KSU's Milo is old school
Published on -9/19/2012, 9:49 AM
By ARNE GREEN
Special to The Hays Daily News
MANHATTAN -- When it comes to his love for Kansas State football, Jarard Milo is decidedly old school.
Well, old school by today's standards anyway.
"I can remember coming to games and just be like, 'Man, I want that to be me,' " said Milo, who a year after walking on as a junior college transfer now is the Wildcats' starting strong safety. "I can remember coming to the games, watching the tempo and how everybody was a family and how close they were on the field and how they ran to the ball."
He could definitely relate to the family part, since that's why he was in the stands in the first place by age 5.
His oldest brother, Brian Goolsby, was a popular fullback for the Wildcats from 1995-98.
The '98 team, arguably K-State's best ever, sailed through the regular season and came within a Big 12 championship overtime loss to Texas A&M of playing for a national title.
"I remember Michael Bishop," Milo said of that team's star quarterback and Heisman Trophy runner-up. "I remember the defense, obviously.
"They had a great defense."
And he remembers his favorite player, the battering-ram fullback from Dodge City.
"My brother was my favorite player," Milo said of Goolsby. "Besides that, I would probably say Lamar Chapman.
"Growing up as a kid, I played safety, too, so I paid a lot of attention to Lamar. But of course, my brother was my favorite player."
Goolsby, who now lives in Wichita, also helped steer Milo to K-State after he received limited recruiting interest from the Wildcats out of Olathe North High School and then Butler Community College.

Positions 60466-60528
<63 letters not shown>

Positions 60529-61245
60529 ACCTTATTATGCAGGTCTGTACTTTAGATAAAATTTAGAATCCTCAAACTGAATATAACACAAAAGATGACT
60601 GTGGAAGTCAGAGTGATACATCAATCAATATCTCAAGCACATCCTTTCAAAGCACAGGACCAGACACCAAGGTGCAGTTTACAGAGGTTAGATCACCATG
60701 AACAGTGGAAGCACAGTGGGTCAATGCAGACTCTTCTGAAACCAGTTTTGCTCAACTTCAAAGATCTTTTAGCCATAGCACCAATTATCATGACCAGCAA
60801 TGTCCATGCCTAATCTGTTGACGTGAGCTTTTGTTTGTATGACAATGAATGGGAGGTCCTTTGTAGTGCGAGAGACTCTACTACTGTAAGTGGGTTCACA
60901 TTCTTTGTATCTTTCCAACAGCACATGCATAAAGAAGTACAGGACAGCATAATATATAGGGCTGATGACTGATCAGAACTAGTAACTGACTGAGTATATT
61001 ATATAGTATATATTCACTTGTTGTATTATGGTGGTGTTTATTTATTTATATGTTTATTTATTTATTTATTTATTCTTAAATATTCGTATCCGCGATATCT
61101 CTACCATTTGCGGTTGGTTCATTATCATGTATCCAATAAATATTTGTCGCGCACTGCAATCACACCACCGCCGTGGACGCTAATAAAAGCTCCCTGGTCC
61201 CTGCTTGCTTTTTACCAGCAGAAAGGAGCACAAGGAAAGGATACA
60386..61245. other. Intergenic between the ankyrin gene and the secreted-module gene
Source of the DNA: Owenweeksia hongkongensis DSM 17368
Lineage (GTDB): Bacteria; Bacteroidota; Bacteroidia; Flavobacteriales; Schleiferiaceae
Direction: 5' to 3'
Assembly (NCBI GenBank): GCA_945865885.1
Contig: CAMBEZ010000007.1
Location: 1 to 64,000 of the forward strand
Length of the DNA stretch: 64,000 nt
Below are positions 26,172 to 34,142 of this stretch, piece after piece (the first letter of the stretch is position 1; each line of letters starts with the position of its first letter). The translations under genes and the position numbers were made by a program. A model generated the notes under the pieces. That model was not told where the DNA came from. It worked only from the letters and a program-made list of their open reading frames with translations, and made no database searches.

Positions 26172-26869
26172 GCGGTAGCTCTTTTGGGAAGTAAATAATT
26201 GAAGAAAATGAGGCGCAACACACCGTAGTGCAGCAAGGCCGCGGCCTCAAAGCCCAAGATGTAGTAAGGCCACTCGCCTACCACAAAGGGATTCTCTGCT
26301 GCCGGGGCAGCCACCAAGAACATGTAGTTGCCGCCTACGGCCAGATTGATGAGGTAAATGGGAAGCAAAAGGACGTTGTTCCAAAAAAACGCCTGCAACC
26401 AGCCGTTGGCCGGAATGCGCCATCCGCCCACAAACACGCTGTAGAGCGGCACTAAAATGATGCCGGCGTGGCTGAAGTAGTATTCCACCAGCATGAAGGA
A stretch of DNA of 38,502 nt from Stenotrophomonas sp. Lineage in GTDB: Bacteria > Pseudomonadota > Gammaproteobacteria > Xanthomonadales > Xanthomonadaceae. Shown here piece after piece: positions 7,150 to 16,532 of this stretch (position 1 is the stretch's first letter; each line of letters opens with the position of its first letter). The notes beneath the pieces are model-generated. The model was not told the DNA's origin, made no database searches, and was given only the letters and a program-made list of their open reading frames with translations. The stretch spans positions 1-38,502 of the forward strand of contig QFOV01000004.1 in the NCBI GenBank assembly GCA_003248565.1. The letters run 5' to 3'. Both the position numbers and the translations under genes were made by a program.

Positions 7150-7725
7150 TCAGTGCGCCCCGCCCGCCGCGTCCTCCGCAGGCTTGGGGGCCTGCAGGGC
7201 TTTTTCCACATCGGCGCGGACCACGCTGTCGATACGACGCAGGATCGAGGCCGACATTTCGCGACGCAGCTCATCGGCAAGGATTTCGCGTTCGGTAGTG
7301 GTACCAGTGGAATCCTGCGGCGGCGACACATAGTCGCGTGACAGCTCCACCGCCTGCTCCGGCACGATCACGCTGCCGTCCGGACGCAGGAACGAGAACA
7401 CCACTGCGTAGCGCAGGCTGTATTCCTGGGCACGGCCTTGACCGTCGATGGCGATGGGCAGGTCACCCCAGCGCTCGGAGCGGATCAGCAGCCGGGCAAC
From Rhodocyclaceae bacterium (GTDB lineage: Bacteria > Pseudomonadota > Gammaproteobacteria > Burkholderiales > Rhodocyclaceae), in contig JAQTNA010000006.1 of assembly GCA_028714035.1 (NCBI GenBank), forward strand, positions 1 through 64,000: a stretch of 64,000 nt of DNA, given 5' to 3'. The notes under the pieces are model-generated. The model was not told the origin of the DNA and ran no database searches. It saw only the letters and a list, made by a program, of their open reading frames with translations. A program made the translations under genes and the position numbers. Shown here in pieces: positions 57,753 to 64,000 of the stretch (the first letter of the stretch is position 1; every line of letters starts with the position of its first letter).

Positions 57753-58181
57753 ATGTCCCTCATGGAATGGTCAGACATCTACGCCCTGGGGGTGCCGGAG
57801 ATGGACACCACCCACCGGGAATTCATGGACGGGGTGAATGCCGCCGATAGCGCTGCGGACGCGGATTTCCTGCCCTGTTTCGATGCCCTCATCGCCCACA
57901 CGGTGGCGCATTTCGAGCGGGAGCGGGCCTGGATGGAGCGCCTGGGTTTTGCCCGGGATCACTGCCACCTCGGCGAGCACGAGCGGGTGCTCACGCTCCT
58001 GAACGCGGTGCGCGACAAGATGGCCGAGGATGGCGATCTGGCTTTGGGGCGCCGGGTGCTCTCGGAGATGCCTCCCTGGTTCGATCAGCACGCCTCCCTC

"He had a lot to do with the process," said Milo, who was born in Dodge City but moved to Olathe as a child. "I talked to him a lot, and I grew up as a Wildcat, watching him.
"It was my dream to come here."
As a newcomer last year, Milo quickly distinguished himself on special teams, appearing in 12 games and recording eight tackles. By preseason camp, he was battling for the starting safety spot vacated by longtime starter Tysyn Hartman, and days before the opener against Missouri State, he got the good news.
"I didn't know until that Thursday, after practice," Milo said. "Coach came up to me and told me that I was going to start.
"Right then and there, I knew that I had to make the most of my opportunity."
So far, so good.
Through the first three games, Milo is second on the team with 22 tackles, trailing only middle linebacker Arthur Brown. But he's less interested in numbers than results, especially with the No. 15-ranked Wildcats opening Big 12 play Saturday night at No. 6 Oklahoma.
"I don't pay attention to none of that," he said of the tackles. "I just go out and do my job -- give it up for the guys that gave it up for me last year when I was watching them.
"I just want to step into the spot and replicate what they did last year."
K-State coach Bill Snyder said he has been pleased with Milo's progress to date.
"I think he's doing a nice job," Snyder said last week. "Like all the rest of us, he has ample room to grow (but) he's pretty diligent about what he does.
"I think he's an intelligent young guy and he works at it, not just physically but mentally as well. He has some athletic ability and he's got a pretty good presence on the field."
Milo admits he's still learning.
"I think I've been all right," he said. "But I'm three weeks in, I'm getting my feet wet and I'm getting more experience back there.
"Sometimes I feel I did good, but I have a lot of room for improvement, too."
While the 1990s Wildcats were his early role models, Milo said he leaned on Hartman last year.
"I grew up behind Tysyn and Tysyn taught me a lot of things," he said. "The things that Tysyn did, I want to try and do the same things he did, only better."